MIDDLEBURY, Vt. (WCAX) – Vermont holds a lot of history hidden away in its corners, but this one is a little extra odd.
Vermont has its own Egyptian Mummy myth.
A short walk into West Cemetery in Middlebury with Vermont Old Cemetery Association President Tom Giffin, you come across a headstone.
“This has been a great story for Vermont for generations,” said Giffin.
The remains of an Egyptian prince supposedly are buried there. But unlike pyramids, it goes relatively unnoticed.
“Well being close to Middlebury College, I would think that having a really large ornate stone saying this is the remains of an Egyptian prince, it might pull some unwanted attention,” said Giffin.
“I think he wanted it in keeping with the look of the whole cemetery,” said Mary Manley, the associate director of the Henry Sheldon Museum.
We’re told the supposed Mummy came to Middlebury from a New York City antique dealer in 1886, thanks to collector Henry Sheldon. A collector of all things Addison County, he also loved world oddballs.
Manley has told the story many times.
“He was fascinated with Egyptology, in fact the room we are standing in actually has wallpaper with an Egyptian motif,” said Manley.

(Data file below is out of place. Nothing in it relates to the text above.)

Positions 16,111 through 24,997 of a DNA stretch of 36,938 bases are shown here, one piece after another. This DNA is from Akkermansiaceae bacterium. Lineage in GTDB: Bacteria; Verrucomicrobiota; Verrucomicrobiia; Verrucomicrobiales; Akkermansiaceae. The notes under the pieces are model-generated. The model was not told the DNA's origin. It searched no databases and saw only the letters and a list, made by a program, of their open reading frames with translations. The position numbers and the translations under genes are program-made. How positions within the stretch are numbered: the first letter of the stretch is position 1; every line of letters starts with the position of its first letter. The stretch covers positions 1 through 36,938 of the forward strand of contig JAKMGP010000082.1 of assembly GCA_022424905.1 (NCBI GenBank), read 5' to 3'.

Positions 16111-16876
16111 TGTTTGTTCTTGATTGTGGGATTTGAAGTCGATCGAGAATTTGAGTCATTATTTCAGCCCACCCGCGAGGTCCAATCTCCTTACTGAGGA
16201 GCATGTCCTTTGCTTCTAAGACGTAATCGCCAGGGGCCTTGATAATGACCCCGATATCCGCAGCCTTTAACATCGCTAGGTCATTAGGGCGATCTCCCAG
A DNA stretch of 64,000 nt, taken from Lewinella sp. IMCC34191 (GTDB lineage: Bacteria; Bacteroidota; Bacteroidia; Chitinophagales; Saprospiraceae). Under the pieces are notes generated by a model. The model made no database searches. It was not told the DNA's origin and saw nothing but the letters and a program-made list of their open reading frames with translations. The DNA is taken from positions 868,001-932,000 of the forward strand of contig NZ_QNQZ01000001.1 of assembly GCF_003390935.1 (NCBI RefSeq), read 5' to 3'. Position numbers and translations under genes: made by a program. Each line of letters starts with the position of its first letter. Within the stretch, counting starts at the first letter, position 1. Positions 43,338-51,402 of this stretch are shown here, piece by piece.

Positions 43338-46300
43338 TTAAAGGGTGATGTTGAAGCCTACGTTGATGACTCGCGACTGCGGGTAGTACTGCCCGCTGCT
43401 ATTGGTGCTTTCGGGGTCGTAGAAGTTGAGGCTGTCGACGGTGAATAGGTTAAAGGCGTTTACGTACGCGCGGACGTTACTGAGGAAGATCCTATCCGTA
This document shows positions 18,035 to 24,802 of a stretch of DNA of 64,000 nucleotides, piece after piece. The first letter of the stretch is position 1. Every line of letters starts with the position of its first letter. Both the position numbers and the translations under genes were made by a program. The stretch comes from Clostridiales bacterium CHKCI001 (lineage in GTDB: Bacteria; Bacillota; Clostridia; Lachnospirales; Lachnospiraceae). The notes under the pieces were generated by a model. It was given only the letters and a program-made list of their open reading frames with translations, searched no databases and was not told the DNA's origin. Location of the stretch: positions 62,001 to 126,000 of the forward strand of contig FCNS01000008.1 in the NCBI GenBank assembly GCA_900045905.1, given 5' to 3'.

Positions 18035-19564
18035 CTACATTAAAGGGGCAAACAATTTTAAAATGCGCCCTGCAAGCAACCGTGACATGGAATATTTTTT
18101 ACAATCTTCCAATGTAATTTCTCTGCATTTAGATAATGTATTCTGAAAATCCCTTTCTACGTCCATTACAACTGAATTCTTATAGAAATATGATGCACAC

The supposed Egyptian Mummy was not in great shape when it came to Vermont and by 1945, then president of the museum board, George Mead, made a decision.
“Decided it wasn’t very respectful to let it disintegrate, so he had it cremated and buried in West Cemetery,” said Manley.
Manley says while many museums are sending back their Egyptian artifacts, that can’t be done here.
“It has not happened with our mummy because it has been cremated and buried which would likely not happen today, but George Mead in 1945 thought it was the best thing to do. Because we do not have a complete mummy right now, that is sort of a moot point however it is a moral and ethical discussion museums have and collections have and have been having for years now,” said Manley.
It still remains in Mead’s family plot.
Now it’s marked by a non-descript stone, that notably bears the Christian cross, as well as Egyptian symbols for terms like life.
“It’s definitely a spot to visit,” said Manley.
And that’s exactly what this legend is.
While Sheldon thought he had an Egyptian Mummy, that information is incredibly hard to verify. Manley and Giffin say they have never come across someone able to trace it back to Egypt, but it will always be a story in the hills of Middlebury, Vermont.
“At the museum, we do get visitors that come in and go, where’s the mummy,” said Manley.
“The legend goes on, and people love to hear the story and its always fun,” said Giffin.
Copyright 2021 WCAX. All rights reserved.
(this story/news/article has not been edited by PostX News staff and is published from a syndicated feed)